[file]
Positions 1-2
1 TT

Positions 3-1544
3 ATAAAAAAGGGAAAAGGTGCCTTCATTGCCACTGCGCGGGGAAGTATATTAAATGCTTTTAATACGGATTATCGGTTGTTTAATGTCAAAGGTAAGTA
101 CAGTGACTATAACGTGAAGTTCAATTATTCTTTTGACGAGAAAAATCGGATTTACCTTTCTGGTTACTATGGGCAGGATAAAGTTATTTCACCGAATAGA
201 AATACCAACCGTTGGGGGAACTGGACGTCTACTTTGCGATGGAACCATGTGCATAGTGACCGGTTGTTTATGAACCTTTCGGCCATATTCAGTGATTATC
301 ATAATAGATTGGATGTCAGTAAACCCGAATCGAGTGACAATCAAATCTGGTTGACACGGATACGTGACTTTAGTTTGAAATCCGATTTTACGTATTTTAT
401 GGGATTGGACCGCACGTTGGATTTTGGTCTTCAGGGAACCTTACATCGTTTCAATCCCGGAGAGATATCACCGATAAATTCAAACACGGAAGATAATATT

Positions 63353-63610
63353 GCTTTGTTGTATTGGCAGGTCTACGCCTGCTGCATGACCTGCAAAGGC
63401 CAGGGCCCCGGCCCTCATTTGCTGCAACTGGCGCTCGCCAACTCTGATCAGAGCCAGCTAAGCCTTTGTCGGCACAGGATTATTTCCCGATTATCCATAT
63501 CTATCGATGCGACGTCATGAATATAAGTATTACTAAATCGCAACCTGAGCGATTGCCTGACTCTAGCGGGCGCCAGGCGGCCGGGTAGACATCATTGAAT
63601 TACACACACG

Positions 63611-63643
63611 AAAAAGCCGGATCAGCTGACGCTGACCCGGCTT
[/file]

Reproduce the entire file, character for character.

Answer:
Positions 1-2
1 TT

Positions 3-1544
3 ATAAAAAAGGGAAAAGGTGCCTTCATTGCCACTGCGCGGGGAAGTATATTAAATGCTTTTAATACGGATTATCGGTTGTTTAATGTCAAAGGTAAGTA
101 CAGTGACTATAACGTGAAGTTCAATTATTCTTTTGACGAGAAAAATCGGATTTACCTTTCTGGTTACTATGGGCAGGATAAAGTTATTTCACCGAATAGA
201 AATACCAACCGTTGGGGGAACTGGACGTCTACTTTGCGATGGAACCATGTGCATAGTGACCGGTTGTTTATGAACCTTTCGGCCATATTCAGTGATTATC
301 ATAATAGATTGGATGTCAGTAAACCCGAATCGAGTGACAATCAAATCTGGTTGACACGGATACGTGACTTTAGTTTGAAATCCGATTTTACGTATTTTAT
401 GGGATTGGACCGCACGTTGGATTTTGGTCTTCAGGGAACCTTACATCGTTTCAATCCCGGAGAGATATCACCGATAAATTCAAACACGGAAGATAATATT

Positions 63353-63610
63353 GCTTTGTTGTATTGGCAGGTCTACGCCTGCTGCATGACCTGCAAAGGC
63401 CAGGGCCCCGGCCCTCATTTGCTGCAACTGGCGCTCGCCAACTCTGATCAGAGCCAGCTAAGCCTTTGTCGGCACAGGATTATTTCCCGATTATCCATAT
63501 CTATCGATGCGACGTCATGAATATAAGTATTACTAAATCGCAACCTGAGCGATTGCCTGACTCTAGCGGGCGCCAGGCGGCCGGGTAGACATCATTGAAT
63601 TACACACACG

Positions 63611-63643
63611 AAAAAGCCGGATCAGCTGACGCTGACCCGGCTT